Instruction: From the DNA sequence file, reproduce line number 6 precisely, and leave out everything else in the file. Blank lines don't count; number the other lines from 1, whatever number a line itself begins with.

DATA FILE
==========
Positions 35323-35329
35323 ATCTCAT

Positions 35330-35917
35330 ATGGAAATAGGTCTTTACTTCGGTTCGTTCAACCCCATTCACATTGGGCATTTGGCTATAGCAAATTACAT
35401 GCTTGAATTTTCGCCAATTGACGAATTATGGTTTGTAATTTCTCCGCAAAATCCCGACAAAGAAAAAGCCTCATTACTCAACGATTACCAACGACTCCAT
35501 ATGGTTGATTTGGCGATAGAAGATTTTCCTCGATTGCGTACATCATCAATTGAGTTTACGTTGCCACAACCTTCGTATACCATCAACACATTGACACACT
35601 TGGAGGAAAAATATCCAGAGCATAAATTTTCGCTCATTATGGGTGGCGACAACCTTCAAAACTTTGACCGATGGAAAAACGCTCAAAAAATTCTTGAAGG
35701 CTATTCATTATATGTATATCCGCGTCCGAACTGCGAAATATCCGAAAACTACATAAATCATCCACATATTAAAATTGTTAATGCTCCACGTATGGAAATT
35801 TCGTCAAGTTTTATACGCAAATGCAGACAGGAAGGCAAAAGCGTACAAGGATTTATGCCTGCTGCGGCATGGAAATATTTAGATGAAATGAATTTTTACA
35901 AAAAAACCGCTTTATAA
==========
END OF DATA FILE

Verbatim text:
35501 ATGGTTGATTTGGCGATAGAAGATTTTCCTCGATTGCGTACATCATCAATTGAGTTTACGTTGCCACAACCTTCGTATACCATCAACACATTGACACACT